The case we present is unusual in many terms. In the observations carried out so far, the most common location of heterotopic brain tissue was the nasal region [7]. In 60% of these cases, the lesions occurred extranasally, usually on the midline over the bridge of the nose. Thirty percent of them were located intranasally along the lateral wall of the nose. Location in 10% was combined [7]. Non-nasal location was less frequent; however, ectopic brain tissue has been reported to occur in the pharynx, lung, orbits, palate, tongue, cheek, lips, and neck [5, 6]. As previously mentioned, according to our knowledge, this is the first case of heterotopic brain tissue adjacent to the spinal cord in the lumbar region that has been reported.

Majority of the times, heterotopic neuronal tissues were found in early infancy or childhood. However, there have been several cases of lesions in older age, as in our case [10, 11]. This situation may result from the fact that HBT lesions are usually asymptomatic and they are often discovered incidentally for unrelated reason by imaging examination [2]. In symptomatic cases, the manifestations are mainly due to the mass effect. Lesions in the nasal area quite often cause respiratory difficulties due to compression of the airway [4]. In our case, the presence of heterotopic brain tissue adjacent to the spinal cord led to compression of nerve fibers and paresis of the inferior limb. Destruction of surrounding tissues in the case of HBT is caused by the mass effect. There are no reports of malignant degeneration in heterotopic brain tissue [4].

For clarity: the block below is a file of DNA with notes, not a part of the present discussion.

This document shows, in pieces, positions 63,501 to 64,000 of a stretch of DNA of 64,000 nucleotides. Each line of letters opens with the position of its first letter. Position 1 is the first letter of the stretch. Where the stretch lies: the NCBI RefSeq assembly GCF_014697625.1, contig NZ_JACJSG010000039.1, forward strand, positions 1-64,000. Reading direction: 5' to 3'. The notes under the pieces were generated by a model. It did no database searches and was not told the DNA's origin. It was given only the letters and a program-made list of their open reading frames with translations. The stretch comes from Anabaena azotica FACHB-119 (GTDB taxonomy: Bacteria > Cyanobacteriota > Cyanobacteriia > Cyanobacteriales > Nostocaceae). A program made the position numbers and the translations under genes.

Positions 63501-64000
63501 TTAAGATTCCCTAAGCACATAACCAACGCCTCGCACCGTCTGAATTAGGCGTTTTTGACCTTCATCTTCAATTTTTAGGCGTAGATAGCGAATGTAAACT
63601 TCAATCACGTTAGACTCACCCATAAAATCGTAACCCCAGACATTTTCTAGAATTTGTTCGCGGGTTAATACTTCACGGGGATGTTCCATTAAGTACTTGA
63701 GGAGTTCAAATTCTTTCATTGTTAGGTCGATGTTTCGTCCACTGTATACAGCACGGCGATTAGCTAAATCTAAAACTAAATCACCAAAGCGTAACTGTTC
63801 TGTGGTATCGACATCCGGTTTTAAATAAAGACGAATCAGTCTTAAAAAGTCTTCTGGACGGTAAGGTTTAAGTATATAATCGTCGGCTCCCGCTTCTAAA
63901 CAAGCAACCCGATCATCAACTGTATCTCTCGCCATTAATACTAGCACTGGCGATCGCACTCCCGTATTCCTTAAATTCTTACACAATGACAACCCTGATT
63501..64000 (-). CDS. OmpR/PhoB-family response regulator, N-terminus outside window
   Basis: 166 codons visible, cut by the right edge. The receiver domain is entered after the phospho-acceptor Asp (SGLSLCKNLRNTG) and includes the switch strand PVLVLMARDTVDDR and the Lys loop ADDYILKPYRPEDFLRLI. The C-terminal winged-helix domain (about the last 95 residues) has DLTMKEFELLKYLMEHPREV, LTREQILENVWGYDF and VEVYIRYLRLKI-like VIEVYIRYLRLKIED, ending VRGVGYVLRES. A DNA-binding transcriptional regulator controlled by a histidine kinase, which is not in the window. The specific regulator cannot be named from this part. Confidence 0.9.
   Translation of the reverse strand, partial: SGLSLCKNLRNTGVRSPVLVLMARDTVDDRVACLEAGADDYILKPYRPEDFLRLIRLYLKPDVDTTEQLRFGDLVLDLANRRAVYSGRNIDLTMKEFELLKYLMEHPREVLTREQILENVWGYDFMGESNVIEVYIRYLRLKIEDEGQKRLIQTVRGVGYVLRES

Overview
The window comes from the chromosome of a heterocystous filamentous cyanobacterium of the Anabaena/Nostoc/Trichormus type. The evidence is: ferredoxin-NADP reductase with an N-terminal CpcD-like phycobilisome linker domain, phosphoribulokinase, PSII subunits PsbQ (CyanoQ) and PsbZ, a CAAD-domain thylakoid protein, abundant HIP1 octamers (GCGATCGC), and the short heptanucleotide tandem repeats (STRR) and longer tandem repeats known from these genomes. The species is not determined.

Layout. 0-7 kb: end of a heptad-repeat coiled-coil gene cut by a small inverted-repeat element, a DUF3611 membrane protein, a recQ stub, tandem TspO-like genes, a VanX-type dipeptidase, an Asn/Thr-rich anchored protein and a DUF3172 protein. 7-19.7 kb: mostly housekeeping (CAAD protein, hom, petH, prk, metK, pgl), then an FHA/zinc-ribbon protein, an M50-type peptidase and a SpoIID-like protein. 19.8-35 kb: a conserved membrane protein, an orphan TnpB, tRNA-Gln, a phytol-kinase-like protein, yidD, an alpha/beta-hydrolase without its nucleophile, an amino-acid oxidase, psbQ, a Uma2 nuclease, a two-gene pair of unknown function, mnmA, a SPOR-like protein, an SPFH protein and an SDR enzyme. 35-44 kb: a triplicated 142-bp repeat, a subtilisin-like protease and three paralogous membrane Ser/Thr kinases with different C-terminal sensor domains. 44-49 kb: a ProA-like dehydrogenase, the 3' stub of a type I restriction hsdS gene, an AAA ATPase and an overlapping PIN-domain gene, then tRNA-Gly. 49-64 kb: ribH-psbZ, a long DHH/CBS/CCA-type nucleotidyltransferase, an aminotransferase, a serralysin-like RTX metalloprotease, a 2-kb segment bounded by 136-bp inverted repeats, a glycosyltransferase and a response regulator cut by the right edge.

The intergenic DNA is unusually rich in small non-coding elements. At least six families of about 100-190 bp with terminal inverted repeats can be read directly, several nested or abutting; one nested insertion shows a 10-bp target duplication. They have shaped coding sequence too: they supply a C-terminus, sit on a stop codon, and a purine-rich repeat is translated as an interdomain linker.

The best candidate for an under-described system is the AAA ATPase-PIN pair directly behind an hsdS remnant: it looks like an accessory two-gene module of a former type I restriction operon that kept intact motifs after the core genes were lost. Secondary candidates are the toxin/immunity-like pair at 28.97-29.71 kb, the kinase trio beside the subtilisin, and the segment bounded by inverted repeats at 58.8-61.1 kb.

Due to the asymptomatic nature of the changes, treatment is often unnecessary. Surgical procedures are indicated in symptomatic cases in which it may bring relief of symptoms [12]. In the case of our patient, the treatment caused a reduction of back pain and hypoesthesia. The relapse rate after surgical treatment of the heterotopic brain tissue is low. It is claimed that it ranges from 4 to 10% [13].


In summary, heterotopic neuroglial tissue in the lumbar spinal canal is a very uncommon lesion, and preoperative diagnosis of this lesion is difficult. Imaging studies and histologic examination are the necessary investigations for diagnosis. Surgical treatment is the best choice for a symptomatic patient with pathological lesion in the spinal canal. The outcome is similar to other benign lesions in this location.


Compliance with Ethical Standards

Conflict of Interest

The authors declare that they have no conflict of interest.


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Authors and Affiliations

  1. 1.Chair and Department of Neurosurgery and Paediatric NeurosurgeryMedical University of LublinLublinPoland